America's Newest High School Graduates Earn Diplomas, Celebrate Individual Achievements
SEATTLE -- As high school graduates are honored in communities across America for their accomplishments this spring, rising graduation rates are just one indicator of the success of thousands of high schools nationwide where students, regardless of income or ethnicity, are preparing for their next step in life.
The nationwide graduation rate inched up to 70.6 percent in 2005, the latest year for which data are available, as reported in the recently released Education Week's Diplomas Count 2008. The report also finds that African American students saw the largest increase in graduation rates of any minority group. From 2001 to 2005, America's overall graduation rate increased 2.6 percentage points.
"We join the family and friends of the class of 2008 in congratulating them on their academic achievement," said Vicki Phillips, director of Education at the Bill & Melinda Gates Foundation. "Students can make dramatic progress when schools insist on high standards and provide strong support for the work teachers and students do in the classroom."
Despite the encouraging graduation rate increase, far too many young people will still not graduate ready for the challenges of college or the workforce. It is estimated that 1.2 million students who started high school with the class of 2008 will not graduate this year.
Working with partners in 47 states and the District of Columbia, the Bill & Melinda Gates Foundation is supporting promising initiatives across America that are redefining the high school experience and working to prepare more students for college, career, and life:
- KIPP (Knowledge is Power Program) graduated its first-ever high school class this year in Houston. Ninety-six percent of the graduating seniors at KIPP Houston High School are headed to college in the fall. There are currently 66 KIPP public schools nationwide; seven are high schools.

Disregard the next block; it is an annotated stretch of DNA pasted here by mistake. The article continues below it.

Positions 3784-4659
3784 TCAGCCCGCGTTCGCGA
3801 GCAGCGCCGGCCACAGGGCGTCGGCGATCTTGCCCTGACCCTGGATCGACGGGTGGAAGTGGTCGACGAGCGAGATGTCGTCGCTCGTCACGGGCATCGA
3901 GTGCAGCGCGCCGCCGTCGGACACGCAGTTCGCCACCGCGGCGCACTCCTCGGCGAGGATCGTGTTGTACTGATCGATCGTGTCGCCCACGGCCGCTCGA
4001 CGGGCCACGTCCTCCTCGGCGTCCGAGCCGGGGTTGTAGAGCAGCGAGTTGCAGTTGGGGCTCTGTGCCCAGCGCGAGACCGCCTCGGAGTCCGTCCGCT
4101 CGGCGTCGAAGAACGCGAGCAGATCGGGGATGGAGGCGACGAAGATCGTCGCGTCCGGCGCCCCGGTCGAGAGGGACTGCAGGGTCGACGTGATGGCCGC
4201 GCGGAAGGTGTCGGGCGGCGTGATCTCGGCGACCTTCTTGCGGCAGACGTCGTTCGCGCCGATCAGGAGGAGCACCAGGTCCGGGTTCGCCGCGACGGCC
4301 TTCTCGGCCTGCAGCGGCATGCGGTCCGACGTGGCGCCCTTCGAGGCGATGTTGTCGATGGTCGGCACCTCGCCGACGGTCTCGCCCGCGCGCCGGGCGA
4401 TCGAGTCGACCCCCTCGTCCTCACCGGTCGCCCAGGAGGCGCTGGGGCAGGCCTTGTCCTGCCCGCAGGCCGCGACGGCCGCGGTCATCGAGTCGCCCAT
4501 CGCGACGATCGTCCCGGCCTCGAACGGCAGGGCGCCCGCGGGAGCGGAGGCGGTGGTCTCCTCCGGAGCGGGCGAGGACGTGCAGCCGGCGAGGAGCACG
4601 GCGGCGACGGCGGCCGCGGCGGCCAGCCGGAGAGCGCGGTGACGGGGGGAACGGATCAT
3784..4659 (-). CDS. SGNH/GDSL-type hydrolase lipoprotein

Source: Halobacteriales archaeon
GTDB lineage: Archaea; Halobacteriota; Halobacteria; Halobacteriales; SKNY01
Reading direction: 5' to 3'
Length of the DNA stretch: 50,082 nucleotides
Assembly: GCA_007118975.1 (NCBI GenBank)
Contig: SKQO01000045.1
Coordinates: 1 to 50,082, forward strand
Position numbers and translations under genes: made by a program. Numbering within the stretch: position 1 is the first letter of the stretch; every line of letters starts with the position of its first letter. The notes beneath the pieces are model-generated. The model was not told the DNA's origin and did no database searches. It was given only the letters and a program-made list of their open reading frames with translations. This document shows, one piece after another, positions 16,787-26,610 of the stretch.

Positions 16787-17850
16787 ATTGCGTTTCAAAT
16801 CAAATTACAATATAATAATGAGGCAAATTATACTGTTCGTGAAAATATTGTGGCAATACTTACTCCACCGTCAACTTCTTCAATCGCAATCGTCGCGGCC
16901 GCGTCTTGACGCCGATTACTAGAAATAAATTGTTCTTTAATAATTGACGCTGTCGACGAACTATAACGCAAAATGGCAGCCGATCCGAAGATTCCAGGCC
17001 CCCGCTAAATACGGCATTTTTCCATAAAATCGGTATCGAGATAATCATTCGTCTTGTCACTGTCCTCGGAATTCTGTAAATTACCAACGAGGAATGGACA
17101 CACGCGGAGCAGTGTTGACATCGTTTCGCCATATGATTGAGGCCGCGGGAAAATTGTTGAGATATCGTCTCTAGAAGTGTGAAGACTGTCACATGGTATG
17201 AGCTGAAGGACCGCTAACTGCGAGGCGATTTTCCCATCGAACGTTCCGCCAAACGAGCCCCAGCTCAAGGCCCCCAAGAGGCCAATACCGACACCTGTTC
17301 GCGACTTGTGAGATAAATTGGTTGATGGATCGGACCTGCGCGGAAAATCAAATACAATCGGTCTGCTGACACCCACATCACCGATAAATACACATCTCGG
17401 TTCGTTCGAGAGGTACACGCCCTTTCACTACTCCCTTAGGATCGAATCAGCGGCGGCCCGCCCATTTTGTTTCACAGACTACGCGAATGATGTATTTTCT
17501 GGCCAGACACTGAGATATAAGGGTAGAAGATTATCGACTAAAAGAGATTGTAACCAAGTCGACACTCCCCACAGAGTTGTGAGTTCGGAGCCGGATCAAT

- At University High School of Science and Engineering, in Hartford, Conn., 100 percent of the first senior class earned diplomas this year, and 80 percent of the graduates are headed to four-year colleges or universities. Students from the greater Hartford area are drawn to University High for its college-level coursework and college-going culture. It is a school model developed through the Early College High School Initiative (ECHSI), which allows traditionally underserved students to graduate with a high school diploma and one to two years worth of college credit. To date, ECHSI organizations have opened nearly 160 early colleges in 24 states and the District of Columbia. Ultimately, about 250 early college high schools will serve over 100,000 students each year.
- In New York City, 93 of the new small schools opened since 2002 will graduate classes this year, sending thousands of graduates into the world better prepared for college, career, and life. At the Bronx Lab School, where students are challenged with a rigorous liberal arts college preparatory experience, approximately 90 percent of the school's first class is on track to graduate. Additionally, nearly 85 percent of seniors passed the Math A and Global Studies Regents exams before the end of their sophomore year. Five Bronx Lab graduates are headed to college—at Middlebury, Depauw, Trinity, Brandeis, and Lafayette—on four-year scholarships from the Posse Foundation.
- In Texas, all seniors at IDEA College Preparatory have been accepted to four-year colleges and universities, including Tufts, Baylor, Case Western Reserve, and Texas A&M. The class of 2008 is 94 percent Hispanic, and 71 percent of seniors will be the first in their families to enroll in college. Similarly, for the eighth year in a row, 100 percent of the graduating classes at five YES Prep campuses in Houston have been accepted to four-year colleges. IDEA and YES schools recently held college acceptance celebrations, where students signed their matriculation letters in front of family and friends.